In March, 2013, a medical research team led by K.J. Meador published an article in Lancet Neurology titled “Fetal antiepileptic drug exposure and cognitive outcomes at age 6 years (NEAD study): a prospective observational study.”.  This team from Emory University (Atlanta) aimed to “We aimed to assess effects of commonly used antiepileptic drugs on cognitive outcomes in children up to 6 years of age.”  I ought to note that over the last ten years, dozens of studies have illuminated the fact that prenatal exposure to drugs containing sodium valproate (Depacon, Depakote, Depakene, and others) causes birth defects.

Meador: “In this prospective, observational, assessor-masked, multicentre study, we enrolled pregnant women with epilepsy on antiepileptic drug monotherapy (carbamazepine, lamotrigine, phenytoin, or valproate) between October, 1999, and February, 2004, at 25 epilepsy centres in the UK and the USA.”

In all, just over 300 mother-child pairs were studied, of which 224 children completed all six years of follow-up.  It After statistical analysis, it was found that “children showed that age-6 IQ was lower after exposure to valproate (mean 97, 95% CI 94-101) than to carbamazepine (105, 102-108; p=0·0015), lamotrigine (108, 105-110; p=0·0003), or phenytoin (108, 104-112; p=0·0006).”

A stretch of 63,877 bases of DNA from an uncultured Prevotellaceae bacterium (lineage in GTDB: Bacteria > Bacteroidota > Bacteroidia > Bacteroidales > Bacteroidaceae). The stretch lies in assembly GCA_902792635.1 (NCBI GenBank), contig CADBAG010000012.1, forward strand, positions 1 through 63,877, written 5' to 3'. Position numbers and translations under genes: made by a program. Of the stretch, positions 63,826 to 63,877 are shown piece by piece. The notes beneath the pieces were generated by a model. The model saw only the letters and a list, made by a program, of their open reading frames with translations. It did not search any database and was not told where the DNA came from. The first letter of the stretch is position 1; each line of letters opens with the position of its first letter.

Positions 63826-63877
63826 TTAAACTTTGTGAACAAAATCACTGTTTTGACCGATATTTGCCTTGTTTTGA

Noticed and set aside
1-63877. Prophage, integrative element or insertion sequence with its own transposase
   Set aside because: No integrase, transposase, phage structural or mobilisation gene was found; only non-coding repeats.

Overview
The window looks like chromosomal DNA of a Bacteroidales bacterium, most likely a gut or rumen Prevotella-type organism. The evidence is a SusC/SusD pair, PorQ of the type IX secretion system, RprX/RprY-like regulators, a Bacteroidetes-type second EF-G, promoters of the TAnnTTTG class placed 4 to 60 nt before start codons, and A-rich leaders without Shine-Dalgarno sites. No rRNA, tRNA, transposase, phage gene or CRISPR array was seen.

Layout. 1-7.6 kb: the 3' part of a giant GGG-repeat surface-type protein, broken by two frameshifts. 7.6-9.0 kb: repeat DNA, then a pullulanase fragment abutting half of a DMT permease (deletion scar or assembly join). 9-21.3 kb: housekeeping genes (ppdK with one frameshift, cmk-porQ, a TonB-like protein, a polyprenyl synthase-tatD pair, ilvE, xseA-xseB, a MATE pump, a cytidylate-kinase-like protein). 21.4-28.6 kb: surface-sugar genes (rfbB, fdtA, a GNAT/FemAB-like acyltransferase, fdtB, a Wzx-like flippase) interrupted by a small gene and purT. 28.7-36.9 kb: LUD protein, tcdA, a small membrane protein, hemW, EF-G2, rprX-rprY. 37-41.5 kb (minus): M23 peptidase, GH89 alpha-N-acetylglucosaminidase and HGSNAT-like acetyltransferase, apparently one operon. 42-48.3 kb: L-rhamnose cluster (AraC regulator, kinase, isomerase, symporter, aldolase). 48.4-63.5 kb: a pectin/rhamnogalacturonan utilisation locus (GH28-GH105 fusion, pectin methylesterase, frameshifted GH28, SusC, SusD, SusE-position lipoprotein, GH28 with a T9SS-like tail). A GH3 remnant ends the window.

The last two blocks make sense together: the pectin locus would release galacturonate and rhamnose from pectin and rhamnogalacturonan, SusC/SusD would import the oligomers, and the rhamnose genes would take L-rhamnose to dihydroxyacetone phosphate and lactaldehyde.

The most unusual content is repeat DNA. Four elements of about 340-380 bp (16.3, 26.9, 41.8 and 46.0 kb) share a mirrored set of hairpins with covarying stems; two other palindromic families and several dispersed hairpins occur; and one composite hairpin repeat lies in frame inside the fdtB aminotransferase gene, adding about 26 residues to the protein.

Also, the team determined that “Children exposed to valproate did poorly on measures of verbal and memory abilities compared with those exposed to the other antiepileptic drugs and on non-verbal and executive functions compared with lamotrigine (but not carbamazepine or phenytoin). High doses of valproate were negatively associated with IQ (r=-0·56, p<0·0001), verbal ability (r=-0·40, p=0·0045), non-verbal ability (r=-0·42, p=0·0028), memory (r=-0·30, p=0·0434), and executive function (r=-0·42, p=0·0004), but other antiepileptic drugs were not.”

This means that the more valproate to which a child was exposed in utero, the lower IQ, memory, executive function, verbal ability, and non-verbal ability were found to be.

As such, Meador et al. (2013) concluded that “Fetal valproate exposure has dose-dependent associations with reduced cognitive abilities across a range of domains at 6 years of age.” (emphasis added)

Since the manufacturer of Depacon and other valproate-containing drugs, Abbott Laboratories, has failed time and again to warn women of these risks, thousands of Depacon birth defect lawsuits are currently being filed around the world.

If you or a loved one used Depacon, Depakote, or Depakene during pregnancy and your child was born with a congenital malformation or had perinatal complications, you may be entitled to significant financial compensation.  For a free, no-obligation case consultation, contact our team of Depacon birth defect lawyers at the information provided below.  We have the experience, resources, and skills required to win the justice you deserve.  Call today and see how we can help.

(855) 452 – 5528

Our Depacon Lawsuit Information page is a great place to start if you have any questions about Depacon.